Interview: Paul Oakenfold
Mon, 09 Jun 2014 09:34:25
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"It's about the feeling of trance," says Paul Oakenfold.
He captures that feeling like lightning in a bottle on his new album Trance Mission out June 20, 2014 [iTunes link]. For the record, Oakenfold re-imagined numerous trance classics, preserving their spark, while fanning the flame like only he can. As a result, he takes trance to a new place altogether, and you'll want to go along for the ride again and again.
In this exclusive interview with ARTISTdirect.com editor in chief Rick Florino, Paul Oakenfold talks Trance Mission and so much more.
On Trance Mission, you really added your own spin to these classic tracks.
Yeah, that's the idea. The idea was to basically take those records from back in the day and give them a new spin while keeping the integrity of the artist and making sure that they sounded current and fresh in order to work in the clubs today.
It's a delicate balance between your sound and their sound.
That's it! Bear in mind, this is quite a unique approach. Certainly, you have to be careful what you wish for here. Sitting back in late September with this idea, I was like, "This is great. We'll do cover versions that have never been done". Usually, in our world, we remix it. You have to jump into it, and it's a lot of work. A lot of thought went into it. It became a much bigger project than I ever could imagine. You certainly have to pay enough respect to the original. You have to move far enough away from it so it's a brand new take, but you still need to maintain certain moments—obviously the lead lines people associate with the song and love the first time around.
Well, you also know what resonates with you as well as what works on the dance floor.
For instance, we lived with "Touch Me" for a long time. I was very fortunate to be given that. I was the first one to play that back in Ibiza. I had a whole summer on it, and it became a monster for me. I was like, "Well, maybe when we release it as a single, we'll do more of a club-y mix". I wanted to do something emotional, dark, interesting, and really melodic. That was the idea of letting it sit down tempo and creating the mood around it.
How did you go about curating the tracklisting?
It was a bit difficult. It was more of a team process. I put down my top thirty choices. Within the Perfecto team, we started to go through those. We had to contact the writer and the publisher. For some of the artists, the song was very close to them, and they didn't want us to touch it. I respect that. Some of them even said, "Look, it's the twentieth anniversary next year or this year, and we're planning to release it ourselves". It was a process that took time to get the right tracks. Luckily enough, we had a lot to choose from.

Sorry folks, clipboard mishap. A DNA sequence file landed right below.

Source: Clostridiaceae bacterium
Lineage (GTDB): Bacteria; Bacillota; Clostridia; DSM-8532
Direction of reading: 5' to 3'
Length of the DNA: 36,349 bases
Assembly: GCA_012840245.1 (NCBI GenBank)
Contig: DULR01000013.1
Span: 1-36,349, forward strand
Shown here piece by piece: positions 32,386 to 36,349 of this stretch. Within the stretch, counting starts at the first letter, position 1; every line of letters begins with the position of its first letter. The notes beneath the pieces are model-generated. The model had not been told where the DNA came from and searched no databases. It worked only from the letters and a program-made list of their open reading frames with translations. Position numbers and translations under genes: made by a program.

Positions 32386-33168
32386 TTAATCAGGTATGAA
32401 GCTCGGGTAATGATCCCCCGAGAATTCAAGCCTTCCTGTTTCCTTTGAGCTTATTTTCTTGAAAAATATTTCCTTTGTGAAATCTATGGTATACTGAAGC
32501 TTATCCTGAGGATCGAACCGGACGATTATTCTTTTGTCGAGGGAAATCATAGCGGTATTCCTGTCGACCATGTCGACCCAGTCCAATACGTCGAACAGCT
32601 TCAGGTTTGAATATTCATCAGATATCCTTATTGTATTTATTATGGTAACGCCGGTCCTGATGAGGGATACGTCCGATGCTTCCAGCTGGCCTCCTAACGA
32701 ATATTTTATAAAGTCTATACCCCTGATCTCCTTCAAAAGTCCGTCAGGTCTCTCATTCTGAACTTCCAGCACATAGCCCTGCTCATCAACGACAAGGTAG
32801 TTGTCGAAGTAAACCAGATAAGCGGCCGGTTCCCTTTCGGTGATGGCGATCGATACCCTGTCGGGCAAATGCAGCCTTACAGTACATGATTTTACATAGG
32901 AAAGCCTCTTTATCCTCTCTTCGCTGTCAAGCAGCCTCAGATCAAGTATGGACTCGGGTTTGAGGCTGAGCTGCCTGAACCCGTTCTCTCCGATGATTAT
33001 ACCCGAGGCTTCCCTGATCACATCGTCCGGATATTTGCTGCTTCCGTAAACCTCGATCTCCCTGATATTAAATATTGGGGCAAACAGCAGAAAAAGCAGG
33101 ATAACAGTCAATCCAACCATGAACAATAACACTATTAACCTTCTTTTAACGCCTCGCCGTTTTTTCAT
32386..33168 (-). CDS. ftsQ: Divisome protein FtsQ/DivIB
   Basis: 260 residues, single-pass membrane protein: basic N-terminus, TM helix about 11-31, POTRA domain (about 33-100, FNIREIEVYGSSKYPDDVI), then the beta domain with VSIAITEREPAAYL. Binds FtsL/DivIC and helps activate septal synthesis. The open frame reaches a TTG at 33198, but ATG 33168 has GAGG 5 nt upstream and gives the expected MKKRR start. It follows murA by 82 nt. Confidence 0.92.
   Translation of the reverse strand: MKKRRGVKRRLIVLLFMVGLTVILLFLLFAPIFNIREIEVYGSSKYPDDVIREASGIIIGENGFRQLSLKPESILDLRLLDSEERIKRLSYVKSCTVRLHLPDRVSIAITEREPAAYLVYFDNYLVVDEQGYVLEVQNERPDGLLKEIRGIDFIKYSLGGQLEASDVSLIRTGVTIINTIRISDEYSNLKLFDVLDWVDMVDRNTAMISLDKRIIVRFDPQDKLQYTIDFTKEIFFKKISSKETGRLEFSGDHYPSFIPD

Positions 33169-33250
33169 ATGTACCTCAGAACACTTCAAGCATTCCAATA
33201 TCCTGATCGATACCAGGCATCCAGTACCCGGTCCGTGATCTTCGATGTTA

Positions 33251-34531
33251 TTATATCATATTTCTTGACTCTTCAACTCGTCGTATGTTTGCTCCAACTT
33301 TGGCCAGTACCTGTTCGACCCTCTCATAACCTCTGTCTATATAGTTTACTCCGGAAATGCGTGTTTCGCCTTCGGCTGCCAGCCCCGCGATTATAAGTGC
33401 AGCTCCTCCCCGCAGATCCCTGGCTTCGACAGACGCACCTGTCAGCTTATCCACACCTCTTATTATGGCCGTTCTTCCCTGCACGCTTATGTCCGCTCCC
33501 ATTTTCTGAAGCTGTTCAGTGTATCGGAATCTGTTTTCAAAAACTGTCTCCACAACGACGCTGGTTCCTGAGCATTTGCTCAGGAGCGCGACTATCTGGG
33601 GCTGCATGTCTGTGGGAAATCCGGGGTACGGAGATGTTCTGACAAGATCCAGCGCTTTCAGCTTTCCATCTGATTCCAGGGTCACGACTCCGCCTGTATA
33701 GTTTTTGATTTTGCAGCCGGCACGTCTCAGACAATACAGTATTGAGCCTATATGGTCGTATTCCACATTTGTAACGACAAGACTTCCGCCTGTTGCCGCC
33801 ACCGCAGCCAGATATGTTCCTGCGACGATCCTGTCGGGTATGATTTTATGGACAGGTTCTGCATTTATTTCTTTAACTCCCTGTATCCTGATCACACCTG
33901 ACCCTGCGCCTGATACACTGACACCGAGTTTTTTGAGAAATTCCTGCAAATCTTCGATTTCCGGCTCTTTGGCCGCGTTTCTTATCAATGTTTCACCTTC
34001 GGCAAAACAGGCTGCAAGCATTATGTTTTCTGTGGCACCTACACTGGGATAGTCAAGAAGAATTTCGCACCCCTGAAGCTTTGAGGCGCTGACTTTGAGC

How did you strike a cohesion between the songs?
There are two versions. There's the unmixed, and then there's the mixed. The mixed works well with a flow. It's an interesting point. They all work together. Once we had the finished the tracks, it was about looking at a style that would work. Some of them have been remixed before, even many times. I had to look at each individual track and what I think I could bring to it. There are different styles of trance music. I wanted to share that with people. There's the new school trance sound that's becoming popular in America. You see this with some of my colleagues like Armin van Buuren, and Above & Beyond making trance music at 128bpm. I wanted to touch on the new school sound with "Barber's Adagio For Strings", "Hold That Sucker Down" and "Toca Me". Then, we also keep the old school sound, which is 138bpm with "Madagascar" and tracks like that on the record. In terms of tempo and approach, there are a lot of different styles in the trance world. Not everyone is going to like that. I get it. However, there's no point in me going and doing something that's very similar to a lot of the remixes out there. For instance, there's a lot of thought that went into "Adagio for Strings", in terms of the arrangement, and the second section where it breaks down is much longer in terms of using the original orchestral piece. I went back and listened to the remixes, and that's never been featured in the ones that are out there. We added a vocal section that I felt brought a different take to it, while keeping the integrity and gave it a lot of soul. It really does touch you. I actually worked on that record back in the day. William Orbit had a big hit with it, and we commissioned Ferry Corsten to do the remix. The Skip Raiders on Perfecto did another version. Obviously, other DJs have tried to do their versions as well. It's an interesting take.
What brings you back to trance music?
It's all about the emotion, the soul, and the feeling you get. It really does touch you.
Will you be getting Trance Mission on June 20?